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Taftsville Tales
By: Wilfred E Perkins

Global Warming And Other Observations

Wilfred E Perkins
Taftsville Vermont
February 2007

Note: The following text has been taken from a letter from Pete and Bob Hartt, owners of the Davis Hill Company.

We are trusting that everyone made it safely into the new year and hoping 2007 brings with it the best for all. The Vermont winter got off to a slow start with warm temperatures and no snow for the better part of December and the first couple weeks of January.

It was so warm in early January that the sap started to run, and I am unfortunately not talking about my New Year's resolution to get out and get more exercise, but the maple syruping kind of sap (though we both move slowly at this point in the season). It raised the usual questions and concerns about global warming, including one conservative commentator who suggested that even if global warming were a fact (and he wasn't willing to concede that), we should embrace it and enjoy the benefits of lower heating costs and longer growing seasons up here.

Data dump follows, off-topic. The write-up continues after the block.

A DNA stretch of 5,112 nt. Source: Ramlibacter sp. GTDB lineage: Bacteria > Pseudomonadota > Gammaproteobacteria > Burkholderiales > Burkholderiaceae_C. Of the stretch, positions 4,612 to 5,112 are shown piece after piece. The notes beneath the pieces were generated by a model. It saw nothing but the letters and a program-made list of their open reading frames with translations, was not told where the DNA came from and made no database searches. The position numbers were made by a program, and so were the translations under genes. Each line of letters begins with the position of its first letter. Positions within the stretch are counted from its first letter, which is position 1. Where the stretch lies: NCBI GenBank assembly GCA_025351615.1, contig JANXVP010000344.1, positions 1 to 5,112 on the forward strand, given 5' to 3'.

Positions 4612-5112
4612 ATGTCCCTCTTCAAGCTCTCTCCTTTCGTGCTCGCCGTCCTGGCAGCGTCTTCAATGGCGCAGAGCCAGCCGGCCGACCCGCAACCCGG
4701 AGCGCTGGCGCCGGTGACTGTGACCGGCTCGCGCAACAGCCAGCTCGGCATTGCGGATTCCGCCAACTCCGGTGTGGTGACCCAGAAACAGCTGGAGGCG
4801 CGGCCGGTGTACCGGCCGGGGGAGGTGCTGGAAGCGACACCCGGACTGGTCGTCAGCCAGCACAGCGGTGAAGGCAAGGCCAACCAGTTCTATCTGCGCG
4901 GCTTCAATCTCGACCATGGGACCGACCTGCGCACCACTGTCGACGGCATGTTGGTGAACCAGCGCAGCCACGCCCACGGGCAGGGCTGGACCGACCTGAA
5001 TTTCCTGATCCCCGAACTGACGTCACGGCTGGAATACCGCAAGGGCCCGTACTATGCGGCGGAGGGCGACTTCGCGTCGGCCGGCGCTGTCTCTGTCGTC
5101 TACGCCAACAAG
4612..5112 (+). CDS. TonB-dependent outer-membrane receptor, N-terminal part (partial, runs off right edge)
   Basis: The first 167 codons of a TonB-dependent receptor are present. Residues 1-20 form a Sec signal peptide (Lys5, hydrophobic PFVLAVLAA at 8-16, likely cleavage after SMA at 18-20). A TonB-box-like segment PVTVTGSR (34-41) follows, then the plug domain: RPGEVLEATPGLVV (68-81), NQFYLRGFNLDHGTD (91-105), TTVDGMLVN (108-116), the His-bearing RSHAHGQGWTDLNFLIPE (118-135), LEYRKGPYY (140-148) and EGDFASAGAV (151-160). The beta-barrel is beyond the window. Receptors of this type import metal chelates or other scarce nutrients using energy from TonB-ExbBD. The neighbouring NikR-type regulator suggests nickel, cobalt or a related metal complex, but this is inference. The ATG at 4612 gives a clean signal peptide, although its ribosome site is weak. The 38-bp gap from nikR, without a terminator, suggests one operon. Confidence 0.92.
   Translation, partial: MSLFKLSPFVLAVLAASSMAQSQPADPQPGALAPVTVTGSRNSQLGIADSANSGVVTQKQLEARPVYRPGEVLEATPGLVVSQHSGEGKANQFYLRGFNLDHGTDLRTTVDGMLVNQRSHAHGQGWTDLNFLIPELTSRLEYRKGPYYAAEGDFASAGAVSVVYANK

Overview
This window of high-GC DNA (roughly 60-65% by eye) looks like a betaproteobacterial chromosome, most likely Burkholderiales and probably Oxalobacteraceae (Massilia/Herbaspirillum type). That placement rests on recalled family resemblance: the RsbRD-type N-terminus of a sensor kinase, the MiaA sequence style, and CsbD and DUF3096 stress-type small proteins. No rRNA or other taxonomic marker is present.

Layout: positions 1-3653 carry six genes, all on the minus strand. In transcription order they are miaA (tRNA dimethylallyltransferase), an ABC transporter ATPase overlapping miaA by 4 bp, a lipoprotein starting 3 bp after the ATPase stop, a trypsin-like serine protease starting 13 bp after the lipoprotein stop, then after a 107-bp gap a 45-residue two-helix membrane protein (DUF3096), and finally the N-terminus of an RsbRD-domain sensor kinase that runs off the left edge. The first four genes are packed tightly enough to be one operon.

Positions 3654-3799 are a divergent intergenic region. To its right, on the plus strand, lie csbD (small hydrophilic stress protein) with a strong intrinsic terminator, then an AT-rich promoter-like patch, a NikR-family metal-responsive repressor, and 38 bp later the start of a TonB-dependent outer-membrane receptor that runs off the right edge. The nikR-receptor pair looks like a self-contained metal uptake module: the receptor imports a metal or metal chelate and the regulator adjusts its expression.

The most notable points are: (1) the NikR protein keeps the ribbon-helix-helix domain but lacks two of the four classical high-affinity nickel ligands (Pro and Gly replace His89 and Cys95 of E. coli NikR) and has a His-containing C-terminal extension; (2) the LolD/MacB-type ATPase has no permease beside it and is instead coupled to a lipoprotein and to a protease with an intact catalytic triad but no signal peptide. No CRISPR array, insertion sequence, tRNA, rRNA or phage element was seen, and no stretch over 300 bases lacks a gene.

We're not so sure it's overall a good idea to think of significant global climate change as being only beneficial. We're also not sure how much we can do about the worldwide heat-up. So far our best line of thought is that, to the extent that climate change is being hurried along by human activities, we ought to try to limit those activities and let nature take its course (even though that's how I ended up married for the first time).

We'd like to talk more, but we've got to go outside now and shovel. Winter, you see, has a way of coming no matter what level of hot air those who talk about global warming release into the atmosphere. And the sugaring season up here will likely be as usual sometime in late March. Of course, if any of you want to see the sap run a little earlier and are headed up this way, just let us know, and Pete will get out the sweat pants and running galoshes.

Taftsville Notes
Settled in 1793, Taftsville is a small hamlet of less than 100 people, nestled in Vermont's picturesque Ottauquechee River valley, midway between the villages of Woodstock and Quechee. The Taftsville Covered Bridge was built in 1836. It is the third oldest covered bridge in Vermont, and the second longest. Taftsville's business district is comprised of a Country Store. It also has several B&B's and about 25 homes.

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